For about a mile I thought for sure this strategy had worked. I couldn't see Tony behind me and I was still feeling great. There was one problem though: Dave and I had been so focused on me for so long that I think we both had neglected to pay much attention to how his body was doing, and somewhere around mile 89.5 Dave informed me that his body wasn't doing very well. His stomach was hurting and I don't think he had nearly enough calories and liquid in the almost 30 miles that he had run with me to that point. Just moments after he took a bit of a fall on the trail and then pushed hard to catch back up to me he informed me that he wasn't going to be able to continue on at this pace. For a moment I considered slowing down to see if he could turn it around and keep with me. Dave had been through so much with me at this point, and had helped my race so much that I almost couldn't bear the thought of leaving him behind. I thought that maybe it would be better for me to slow down for awhile and hopefully give him the chance to bounce back, knowing that once he bounced back he should have no problem staying with me to the finish.
Ultimately though, this was my race and it was time for me to push along on my own. After Dave stopped I felt pretty good for another mile or so, but then, sometime shortly after Brown's Bar Aid Station (mile 89.9) I began to really feel the accumulation of 90 miles on my legs. I knew I only had a minute or two lead on Tony, and I knew that this was going to be a long 10 miles to the finish. When I hit the climb up to Highway 49 I kept trying to take solace in the fact that at least this time I was supposed to be running up this hill. In the Way Too Cool 50k this spring I had taken a wrong turn and run all the way down this hill to the river and then had to climb back up, in a move that cost me the win in that race. It felt good to get another shot at this hill, this time in a much less frustrated place in my mind, but my body was really starting to hurt and part way up the climb I turned around and there was Tony, no more than 30 seconds behind me! I had blown by him 4 miles back, but since that time I had lost my pacer, started to slow quite a bit, and now he was about to catch back up to me.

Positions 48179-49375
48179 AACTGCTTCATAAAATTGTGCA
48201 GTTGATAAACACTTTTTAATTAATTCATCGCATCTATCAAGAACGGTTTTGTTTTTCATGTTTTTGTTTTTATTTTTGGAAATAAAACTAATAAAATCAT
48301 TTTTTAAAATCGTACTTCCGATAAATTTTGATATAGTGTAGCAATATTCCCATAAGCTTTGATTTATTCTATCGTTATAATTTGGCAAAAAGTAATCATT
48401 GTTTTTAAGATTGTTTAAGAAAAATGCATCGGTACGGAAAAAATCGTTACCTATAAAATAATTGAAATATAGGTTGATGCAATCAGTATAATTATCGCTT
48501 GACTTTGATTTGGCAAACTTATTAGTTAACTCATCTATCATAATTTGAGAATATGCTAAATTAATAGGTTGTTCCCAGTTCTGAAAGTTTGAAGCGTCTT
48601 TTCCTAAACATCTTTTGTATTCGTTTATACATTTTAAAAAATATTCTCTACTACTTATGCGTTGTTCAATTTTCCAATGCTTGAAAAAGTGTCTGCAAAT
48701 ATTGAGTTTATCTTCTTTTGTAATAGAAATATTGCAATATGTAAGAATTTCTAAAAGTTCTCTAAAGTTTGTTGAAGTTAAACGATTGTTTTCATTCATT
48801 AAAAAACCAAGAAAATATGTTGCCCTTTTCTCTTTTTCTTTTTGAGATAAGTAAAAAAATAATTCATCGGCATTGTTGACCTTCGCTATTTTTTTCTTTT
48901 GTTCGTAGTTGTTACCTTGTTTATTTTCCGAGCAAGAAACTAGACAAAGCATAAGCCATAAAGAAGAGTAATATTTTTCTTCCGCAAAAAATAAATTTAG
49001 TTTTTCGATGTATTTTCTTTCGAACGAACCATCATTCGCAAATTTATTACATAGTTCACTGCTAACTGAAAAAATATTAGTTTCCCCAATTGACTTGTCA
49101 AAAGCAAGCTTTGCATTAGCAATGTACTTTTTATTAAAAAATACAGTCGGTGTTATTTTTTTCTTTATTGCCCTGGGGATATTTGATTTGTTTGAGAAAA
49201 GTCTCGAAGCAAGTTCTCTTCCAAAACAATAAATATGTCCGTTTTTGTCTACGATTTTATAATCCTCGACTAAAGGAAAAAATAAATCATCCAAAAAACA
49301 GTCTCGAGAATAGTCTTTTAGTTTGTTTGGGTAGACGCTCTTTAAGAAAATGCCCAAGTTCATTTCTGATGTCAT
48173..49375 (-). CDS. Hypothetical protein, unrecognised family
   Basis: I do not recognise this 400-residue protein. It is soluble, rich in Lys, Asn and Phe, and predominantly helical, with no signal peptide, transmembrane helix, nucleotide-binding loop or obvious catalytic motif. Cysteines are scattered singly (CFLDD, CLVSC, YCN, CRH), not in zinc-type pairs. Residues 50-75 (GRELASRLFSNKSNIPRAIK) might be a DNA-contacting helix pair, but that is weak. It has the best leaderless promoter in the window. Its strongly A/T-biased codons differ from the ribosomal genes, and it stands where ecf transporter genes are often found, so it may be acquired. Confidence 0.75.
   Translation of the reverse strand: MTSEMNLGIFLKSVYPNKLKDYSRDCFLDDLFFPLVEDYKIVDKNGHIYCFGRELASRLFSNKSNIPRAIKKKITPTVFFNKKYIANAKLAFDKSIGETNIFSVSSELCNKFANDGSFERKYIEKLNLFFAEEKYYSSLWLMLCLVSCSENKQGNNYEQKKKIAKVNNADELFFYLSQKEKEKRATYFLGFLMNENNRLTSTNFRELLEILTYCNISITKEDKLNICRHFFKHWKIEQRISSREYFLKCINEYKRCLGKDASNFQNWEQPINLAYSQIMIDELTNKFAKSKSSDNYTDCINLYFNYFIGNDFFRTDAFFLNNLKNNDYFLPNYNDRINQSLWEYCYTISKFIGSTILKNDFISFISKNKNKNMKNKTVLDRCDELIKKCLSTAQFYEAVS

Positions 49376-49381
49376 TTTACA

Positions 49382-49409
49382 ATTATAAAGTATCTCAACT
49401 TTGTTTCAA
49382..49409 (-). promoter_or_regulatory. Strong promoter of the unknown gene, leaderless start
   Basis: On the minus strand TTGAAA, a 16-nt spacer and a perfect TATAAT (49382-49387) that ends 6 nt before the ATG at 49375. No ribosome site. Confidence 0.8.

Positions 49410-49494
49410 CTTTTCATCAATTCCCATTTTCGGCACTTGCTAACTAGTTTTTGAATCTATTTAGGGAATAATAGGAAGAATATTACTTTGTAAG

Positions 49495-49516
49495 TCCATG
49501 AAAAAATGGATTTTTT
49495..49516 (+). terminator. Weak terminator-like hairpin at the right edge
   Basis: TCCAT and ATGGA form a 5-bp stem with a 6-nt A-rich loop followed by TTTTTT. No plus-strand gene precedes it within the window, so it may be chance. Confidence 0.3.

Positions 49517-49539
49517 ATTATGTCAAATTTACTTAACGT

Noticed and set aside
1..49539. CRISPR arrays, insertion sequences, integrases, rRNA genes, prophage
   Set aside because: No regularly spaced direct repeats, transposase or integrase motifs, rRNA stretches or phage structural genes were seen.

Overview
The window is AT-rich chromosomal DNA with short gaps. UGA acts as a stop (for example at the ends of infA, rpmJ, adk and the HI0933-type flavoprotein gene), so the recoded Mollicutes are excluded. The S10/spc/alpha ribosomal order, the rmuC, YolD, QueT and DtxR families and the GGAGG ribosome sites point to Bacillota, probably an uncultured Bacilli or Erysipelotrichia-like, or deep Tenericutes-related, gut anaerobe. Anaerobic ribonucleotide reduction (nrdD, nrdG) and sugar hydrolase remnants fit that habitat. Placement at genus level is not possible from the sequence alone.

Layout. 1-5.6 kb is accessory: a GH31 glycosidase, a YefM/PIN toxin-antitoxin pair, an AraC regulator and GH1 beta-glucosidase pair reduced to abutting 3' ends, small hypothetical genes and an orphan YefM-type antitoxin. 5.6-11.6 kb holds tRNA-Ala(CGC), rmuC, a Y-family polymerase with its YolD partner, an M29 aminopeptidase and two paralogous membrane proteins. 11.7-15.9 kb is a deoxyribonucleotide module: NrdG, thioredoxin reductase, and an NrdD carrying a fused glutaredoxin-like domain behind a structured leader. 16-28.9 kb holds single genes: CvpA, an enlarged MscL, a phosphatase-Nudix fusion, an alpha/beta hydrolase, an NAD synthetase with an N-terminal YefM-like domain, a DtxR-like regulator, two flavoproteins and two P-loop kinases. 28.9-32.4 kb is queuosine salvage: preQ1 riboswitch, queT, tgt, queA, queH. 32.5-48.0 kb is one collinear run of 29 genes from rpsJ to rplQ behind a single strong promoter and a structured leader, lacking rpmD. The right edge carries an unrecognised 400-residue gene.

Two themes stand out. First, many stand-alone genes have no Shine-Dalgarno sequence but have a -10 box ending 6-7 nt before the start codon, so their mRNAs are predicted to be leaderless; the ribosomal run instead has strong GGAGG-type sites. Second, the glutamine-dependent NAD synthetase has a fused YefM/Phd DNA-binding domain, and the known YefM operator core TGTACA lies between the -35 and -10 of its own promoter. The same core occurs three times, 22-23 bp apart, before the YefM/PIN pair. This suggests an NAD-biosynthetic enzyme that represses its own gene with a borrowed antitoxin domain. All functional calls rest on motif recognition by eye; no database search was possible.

This was one of those very clear points in a race that I knew would be the decisive point. Seeing him that close sent a shot of adrenaline through me and I knew that this would either be the thing that was able to propel me ahead for good or that I was going to give one last push and just not have enough energy left in the tank. Lucky for me when I gave the push there was more fuel there. Almost right away after seeing Tony I sped up a lot and began to feel a lot better. I cruised through the Highway 49 aid station (mile 93.5) with a one minute lead (Same as my lead had been at Brown's Bar), and told myself that I was not willing to let this race come down to the climb up to Robie Point. I was going to run the downhill to No Hands Bridge as hard as gravity would allow and if I still had enough to climb hard up to Robie Point then it was meant to me, but there was no way I was willing to leave No Hands Bridge at the same time as Tony. And so I pushed hard out of Highway 49. About a mile past the aid station you cross a meadow and then begin a 2 mile downhill. Once I got to the downhill I just let my body go. It hurt. It hurt bad, but I just kept speeding up faster and faster. Eventually I was running so hard down this hill that it didn't really hurt anymore. I got to No Hands Bridge (mile 96.8) and was pretty sure I must have increased my lead on Tony, but I still had no way to know (as it turned out I had a 6 minute lead at this point) so I just breezed through the aid station and began the final climb of the race up to Robie Point.